At one point in Clint Eastwood’s screen adaptation of the smash-hit Broadway jukebox musical Jersey Boys, real-life producer Bob Crewe (played by Law & Order: SVU’s Mike Doyle) complains about a backing harmony laid down by the men who are just a few hits away from becoming The Four Seasons. Still waiting for their big break, they’re stuck crooning behind other singers with better promotional deals, but Crewe doesn’t like what he’s hearing. “I’m hearing it in sky blue, you’re giving it to me in brown!” he yells. It’s meant as a laugh moment, to show how demanding yet flaky Crewe can be. But it sums up the movie around him surprisingly well. On Broadway, Jersey Boys played in sky blue, full of bright lights and big, defiant energy. In Eastwood’s conception, it’s all browns, both in the literal sense, with its desaturated, flat color palette, and in its desultory shooting, editing, and performances.
First-time screenwriter Rick Elice and partner Marshall Brickman (Woody Allen’s co-writer on Annie Hall, Sleeper, Manhattan, and Manhattan Murder Mystery) adapted their book for Jersey Boys for Eastwood’s version, which partially keeps the play’s structure, telling The Four Seasons’ origin story through the group’s songs and through narration, delivered by one band member at a time, talking conspiratorially to the camera. But where the play chains the dialogue together through the music, and creates a “four seasons” structure through the four narrators, the film muddles both structures, pulling out some of the songs, leaving long segments music-free, and minimizing the fourth-wall-breaking until it becomes an intermittent distraction rather than a spine.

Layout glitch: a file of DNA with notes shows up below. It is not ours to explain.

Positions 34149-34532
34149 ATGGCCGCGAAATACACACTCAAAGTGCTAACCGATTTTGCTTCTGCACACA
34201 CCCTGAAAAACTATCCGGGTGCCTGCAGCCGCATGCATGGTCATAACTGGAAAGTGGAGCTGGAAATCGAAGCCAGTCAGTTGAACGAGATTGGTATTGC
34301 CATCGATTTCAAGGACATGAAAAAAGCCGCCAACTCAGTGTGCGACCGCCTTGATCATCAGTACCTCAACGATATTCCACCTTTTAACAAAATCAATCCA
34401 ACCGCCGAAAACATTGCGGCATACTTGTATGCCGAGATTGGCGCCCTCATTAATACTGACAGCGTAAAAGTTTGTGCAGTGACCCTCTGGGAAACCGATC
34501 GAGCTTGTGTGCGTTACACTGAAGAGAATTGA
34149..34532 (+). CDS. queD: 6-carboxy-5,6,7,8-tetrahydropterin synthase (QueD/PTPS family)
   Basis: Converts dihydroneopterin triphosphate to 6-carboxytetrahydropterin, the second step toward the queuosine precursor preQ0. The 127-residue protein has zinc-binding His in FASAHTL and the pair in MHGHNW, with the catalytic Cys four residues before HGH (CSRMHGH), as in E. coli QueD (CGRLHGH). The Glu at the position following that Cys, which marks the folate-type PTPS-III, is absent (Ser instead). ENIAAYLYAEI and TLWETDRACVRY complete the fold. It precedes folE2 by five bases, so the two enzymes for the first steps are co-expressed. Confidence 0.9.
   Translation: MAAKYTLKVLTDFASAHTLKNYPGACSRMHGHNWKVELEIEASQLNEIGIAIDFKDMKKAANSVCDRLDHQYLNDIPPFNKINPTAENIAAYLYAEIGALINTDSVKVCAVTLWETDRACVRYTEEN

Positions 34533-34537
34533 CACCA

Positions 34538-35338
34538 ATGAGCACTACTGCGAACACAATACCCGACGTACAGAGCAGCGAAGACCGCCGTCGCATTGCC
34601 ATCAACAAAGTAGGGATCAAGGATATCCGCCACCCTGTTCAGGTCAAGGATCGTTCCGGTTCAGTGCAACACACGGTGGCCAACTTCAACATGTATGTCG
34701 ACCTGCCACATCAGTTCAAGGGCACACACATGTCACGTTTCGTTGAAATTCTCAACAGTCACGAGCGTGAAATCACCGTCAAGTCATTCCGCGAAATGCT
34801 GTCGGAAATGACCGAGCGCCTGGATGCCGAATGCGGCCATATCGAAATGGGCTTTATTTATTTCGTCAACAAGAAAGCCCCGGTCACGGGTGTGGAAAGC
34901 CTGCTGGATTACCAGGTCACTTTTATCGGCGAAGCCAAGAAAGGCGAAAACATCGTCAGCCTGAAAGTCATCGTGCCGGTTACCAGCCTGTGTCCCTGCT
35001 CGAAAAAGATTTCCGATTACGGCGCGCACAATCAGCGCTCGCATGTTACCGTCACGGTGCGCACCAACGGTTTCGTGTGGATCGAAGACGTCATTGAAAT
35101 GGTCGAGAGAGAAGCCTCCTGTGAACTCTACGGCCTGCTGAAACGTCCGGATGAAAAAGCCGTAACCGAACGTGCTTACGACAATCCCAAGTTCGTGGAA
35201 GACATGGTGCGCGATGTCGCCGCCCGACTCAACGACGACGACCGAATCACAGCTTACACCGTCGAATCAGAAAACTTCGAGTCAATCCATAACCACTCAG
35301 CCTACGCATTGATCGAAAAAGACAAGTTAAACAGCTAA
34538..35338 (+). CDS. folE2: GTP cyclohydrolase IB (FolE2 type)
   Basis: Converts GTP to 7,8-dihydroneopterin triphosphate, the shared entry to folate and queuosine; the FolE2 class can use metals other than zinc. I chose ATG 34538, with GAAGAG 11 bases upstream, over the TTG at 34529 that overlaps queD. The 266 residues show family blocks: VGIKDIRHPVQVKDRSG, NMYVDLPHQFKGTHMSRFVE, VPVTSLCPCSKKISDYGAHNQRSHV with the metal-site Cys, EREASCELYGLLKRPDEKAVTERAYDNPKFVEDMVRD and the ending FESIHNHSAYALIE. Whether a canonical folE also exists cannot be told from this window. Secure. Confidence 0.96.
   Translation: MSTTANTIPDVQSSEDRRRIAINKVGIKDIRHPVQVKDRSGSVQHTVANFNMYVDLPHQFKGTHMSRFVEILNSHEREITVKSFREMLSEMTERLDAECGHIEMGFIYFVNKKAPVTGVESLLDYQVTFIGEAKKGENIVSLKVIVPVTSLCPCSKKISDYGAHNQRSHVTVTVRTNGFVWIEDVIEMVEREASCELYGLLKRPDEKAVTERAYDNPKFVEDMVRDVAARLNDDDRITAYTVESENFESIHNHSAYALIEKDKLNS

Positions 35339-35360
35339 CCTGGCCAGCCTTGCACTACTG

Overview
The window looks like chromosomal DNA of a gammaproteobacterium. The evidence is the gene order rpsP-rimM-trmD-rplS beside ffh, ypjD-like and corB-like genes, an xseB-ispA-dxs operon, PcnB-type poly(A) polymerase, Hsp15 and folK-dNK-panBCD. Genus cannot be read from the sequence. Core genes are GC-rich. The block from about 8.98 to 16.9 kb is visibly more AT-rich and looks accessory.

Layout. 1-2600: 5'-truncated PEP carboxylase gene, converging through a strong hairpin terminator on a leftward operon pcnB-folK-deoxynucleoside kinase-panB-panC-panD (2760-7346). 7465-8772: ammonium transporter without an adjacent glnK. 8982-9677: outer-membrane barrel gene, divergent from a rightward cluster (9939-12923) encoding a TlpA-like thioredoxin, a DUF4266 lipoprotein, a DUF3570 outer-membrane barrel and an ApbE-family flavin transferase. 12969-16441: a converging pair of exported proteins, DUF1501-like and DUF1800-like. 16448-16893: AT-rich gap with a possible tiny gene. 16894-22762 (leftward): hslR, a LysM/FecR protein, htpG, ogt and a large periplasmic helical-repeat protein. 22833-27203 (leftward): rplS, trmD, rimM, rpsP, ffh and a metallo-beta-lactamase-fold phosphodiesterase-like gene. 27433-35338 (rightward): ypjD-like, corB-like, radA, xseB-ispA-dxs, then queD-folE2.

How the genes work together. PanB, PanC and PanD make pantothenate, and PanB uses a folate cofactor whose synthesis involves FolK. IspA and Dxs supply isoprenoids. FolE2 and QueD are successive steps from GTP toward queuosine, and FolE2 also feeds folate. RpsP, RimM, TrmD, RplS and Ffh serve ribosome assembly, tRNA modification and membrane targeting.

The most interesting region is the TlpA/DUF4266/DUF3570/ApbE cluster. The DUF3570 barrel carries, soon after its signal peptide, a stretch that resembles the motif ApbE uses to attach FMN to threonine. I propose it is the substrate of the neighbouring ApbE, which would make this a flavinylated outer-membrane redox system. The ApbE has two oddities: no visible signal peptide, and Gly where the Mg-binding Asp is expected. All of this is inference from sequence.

John Lloyd Young plays Four Seasons lead singer Frankie Valli, the role he originated on Broadway. (His performance won the Tony for Best Leading Actor in a Musical for 2005.) As the story opens in 1951, Valli is 16-year-old Frankie Castelluccio, a small-town New Jersey boy widely recognized as a gifted singer whose talent may carry him to bigger and better things. Mob boss Gyp DeCarlo (Christopher Walken) respects and protects him, and Gyp’s little-loved protégé-on-sufferance Tommy DeVito (Vincent Piazza) brings him in on a band that keeps changing names and sounds. Roughly the first quarter of Jersey Boys follows Frankie and Tommy’s close friendship, as Tommy and his other bandmates, including Nick Massi (Michael Lomenda, a later Jersey Boys stage vet) rotate in and out of jail, frequently dragging Frankie into their problems.